By finding that the owner of a security interest in the property allows MERS or other similar entities to foreclose non-judicially, the Michigan Supreme Court ruling validates any past MERS foreclosures. Most foreclosures (and all since the Court of Appeals decision) have followed the procedures discussed in a footnote to the Court of Appeals Decision that suggested MERS assign its interest in the mortgage to the holder of the note prior to foreclosure and thereby avoid ownership concerns.
The Court of Appeals decision in Residential Funding was given retroactive effect by a subsequent ruling in Richard v. Schneiderman & Sherman, P.C., 2011 Mich. App. LEXIS 1522. With the overruling of Residential Funding, any retroactive effect would also be eliminated.
Notwithstanding the Residential Funding decision, and based upon the decisions in both matters, Weltman, Weinberg & Reis Co., LPA, continues to recommend that prior to a foreclosure, any mortgage held in the name of MERS should be assigned to the note holder or servicer prior to foreclosure.
For a complete copy of the Michigan Supreme Court’s decision, go here.
If you have any questions on this matter, please contact Mr. Stuart A. Best, Esq. Stuart is a partner in the Detroit office practicing in the Litigation & Defense department of Weltman, Weinberg & Reis Co., LPA. Stuart is a part of the Integrated Real Estate Default Group, handling complex legal foreclosure and title issues, as well as state law foreclosure compliance. He can be reached at 248.786.3124 and firstname.lastname@example.org.
By David A. Wolfe, Esq.
In January 2009, eight Michigan credit unions pioneered a sweepstakes savings program to increase the savings of people who typically do not save through traditional programs, particularly low income members, and develop the habit of setting aside money on a regular basis. Instead of traditional payment of interest, this unique program offers members a return in the form of a chance to win cash prizes. For members who deposit $25 or more into a Save to Win one-year certificate of deposit, the program provides raffle entries for a chance to win an annual grand prize of $100,000 or smaller monthly prizes sponsored by individual credit unions ranging from $125 to $1,000.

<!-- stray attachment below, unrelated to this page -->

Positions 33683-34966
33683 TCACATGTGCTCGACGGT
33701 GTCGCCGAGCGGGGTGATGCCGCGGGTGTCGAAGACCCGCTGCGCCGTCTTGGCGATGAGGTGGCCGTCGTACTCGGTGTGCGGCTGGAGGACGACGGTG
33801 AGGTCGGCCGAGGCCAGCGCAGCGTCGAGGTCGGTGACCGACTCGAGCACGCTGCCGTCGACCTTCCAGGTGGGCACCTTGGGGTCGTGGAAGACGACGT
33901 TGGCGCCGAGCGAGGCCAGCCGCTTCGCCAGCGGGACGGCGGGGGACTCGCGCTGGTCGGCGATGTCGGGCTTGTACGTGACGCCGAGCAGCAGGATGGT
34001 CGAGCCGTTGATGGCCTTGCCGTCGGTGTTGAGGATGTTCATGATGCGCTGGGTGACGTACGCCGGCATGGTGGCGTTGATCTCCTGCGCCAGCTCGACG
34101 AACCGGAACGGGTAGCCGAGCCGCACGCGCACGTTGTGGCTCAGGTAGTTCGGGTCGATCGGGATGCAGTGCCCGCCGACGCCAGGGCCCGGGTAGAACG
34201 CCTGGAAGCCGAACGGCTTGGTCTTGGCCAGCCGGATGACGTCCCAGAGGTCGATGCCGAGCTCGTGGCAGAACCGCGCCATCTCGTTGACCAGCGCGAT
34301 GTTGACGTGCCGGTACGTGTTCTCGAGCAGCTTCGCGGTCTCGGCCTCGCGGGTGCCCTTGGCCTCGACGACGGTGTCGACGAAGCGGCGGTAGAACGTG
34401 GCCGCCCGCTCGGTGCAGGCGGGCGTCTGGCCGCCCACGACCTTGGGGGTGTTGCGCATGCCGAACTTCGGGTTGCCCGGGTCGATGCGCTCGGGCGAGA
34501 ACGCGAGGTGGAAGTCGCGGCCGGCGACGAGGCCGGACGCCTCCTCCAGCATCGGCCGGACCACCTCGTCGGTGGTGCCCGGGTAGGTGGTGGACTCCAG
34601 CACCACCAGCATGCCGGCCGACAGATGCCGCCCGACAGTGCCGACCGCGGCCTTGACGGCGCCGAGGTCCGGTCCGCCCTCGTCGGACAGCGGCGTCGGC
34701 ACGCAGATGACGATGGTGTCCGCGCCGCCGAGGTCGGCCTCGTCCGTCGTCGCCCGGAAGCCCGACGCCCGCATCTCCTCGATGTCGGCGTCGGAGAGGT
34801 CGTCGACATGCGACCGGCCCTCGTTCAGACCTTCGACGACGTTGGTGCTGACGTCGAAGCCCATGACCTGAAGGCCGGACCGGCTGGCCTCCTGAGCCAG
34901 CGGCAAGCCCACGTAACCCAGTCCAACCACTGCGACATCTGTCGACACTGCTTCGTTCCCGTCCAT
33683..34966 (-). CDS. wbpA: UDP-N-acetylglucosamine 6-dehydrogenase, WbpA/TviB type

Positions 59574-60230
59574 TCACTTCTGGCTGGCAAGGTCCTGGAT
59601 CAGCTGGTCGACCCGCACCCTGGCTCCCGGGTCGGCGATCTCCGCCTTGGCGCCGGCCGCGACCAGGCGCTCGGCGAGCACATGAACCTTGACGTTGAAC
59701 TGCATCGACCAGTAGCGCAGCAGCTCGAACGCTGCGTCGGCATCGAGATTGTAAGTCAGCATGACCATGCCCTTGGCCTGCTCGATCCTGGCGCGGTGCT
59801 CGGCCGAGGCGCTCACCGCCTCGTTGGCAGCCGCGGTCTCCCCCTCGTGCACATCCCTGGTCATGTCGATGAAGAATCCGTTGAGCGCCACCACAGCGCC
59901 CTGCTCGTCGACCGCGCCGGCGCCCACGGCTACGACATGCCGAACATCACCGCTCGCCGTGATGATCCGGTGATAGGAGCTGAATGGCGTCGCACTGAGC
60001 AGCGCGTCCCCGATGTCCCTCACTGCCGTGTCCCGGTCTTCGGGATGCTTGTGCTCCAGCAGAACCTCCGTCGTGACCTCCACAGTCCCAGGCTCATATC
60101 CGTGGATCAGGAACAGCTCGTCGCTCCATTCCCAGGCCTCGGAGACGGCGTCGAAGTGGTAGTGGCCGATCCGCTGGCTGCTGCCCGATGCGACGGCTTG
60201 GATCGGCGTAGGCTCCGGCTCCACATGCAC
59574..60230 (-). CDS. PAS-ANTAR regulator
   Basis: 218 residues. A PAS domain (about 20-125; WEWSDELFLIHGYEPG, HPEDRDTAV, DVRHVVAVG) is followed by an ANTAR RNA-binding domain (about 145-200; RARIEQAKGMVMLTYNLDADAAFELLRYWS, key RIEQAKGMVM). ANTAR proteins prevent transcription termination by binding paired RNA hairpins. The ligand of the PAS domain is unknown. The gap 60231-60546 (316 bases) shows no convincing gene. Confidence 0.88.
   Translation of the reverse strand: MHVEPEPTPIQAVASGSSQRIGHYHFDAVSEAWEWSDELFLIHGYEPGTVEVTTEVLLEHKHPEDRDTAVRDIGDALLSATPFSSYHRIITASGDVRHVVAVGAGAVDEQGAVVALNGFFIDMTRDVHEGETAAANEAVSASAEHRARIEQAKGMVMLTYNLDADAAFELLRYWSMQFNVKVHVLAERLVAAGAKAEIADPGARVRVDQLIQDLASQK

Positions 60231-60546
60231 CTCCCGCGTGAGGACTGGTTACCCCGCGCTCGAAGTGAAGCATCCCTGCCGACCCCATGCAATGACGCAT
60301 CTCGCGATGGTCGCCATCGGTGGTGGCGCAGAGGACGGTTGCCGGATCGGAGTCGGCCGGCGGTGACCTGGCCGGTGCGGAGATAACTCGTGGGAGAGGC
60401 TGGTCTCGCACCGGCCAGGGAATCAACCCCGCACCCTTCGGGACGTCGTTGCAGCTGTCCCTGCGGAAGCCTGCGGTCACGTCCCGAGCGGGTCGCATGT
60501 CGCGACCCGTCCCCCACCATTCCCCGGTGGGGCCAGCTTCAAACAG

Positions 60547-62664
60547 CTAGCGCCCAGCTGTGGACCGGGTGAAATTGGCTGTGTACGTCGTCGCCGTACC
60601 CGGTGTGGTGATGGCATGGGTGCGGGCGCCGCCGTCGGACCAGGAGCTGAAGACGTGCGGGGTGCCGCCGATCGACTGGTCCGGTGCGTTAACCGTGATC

The program has achieved measurable success. In 2010, the members of the 36 participating credit unions saved approximately $28 million according to the Michigan Credit Union League. Through June 2011, participation increased to 42 credit unions and the league estimates member savings at $21.6 million.
The unique certificate of deposit accounts are federally guaranteed by the National Credit Union Administration and pay between 1% and 1.5% interest annually. While these rates are lower than conventional certificate of deposit rates, the opportunity to win cash prizes encourages members to increase their savings and improve their financial future.
In developing the Save to Win program, the Michigan Credit Union League worked with the Filene Research Institute and the Doorways to Dreams Fund to implement an idea developed by Peter Tufano from the Harvard Business School. This prize-linked savings program is based on centuries-old practice of using lotteries to raise capital for public and private ventures that includes the Premium Bonds program in Great Britain. In 1956, the British government introduced the bond program to help control inflation and encourage savings following the Second World War. The program was an immediate success and today, nearly 40% of Britain’s population participates, with nearly 23 million people holding more than $50 billion in Premium Bonds.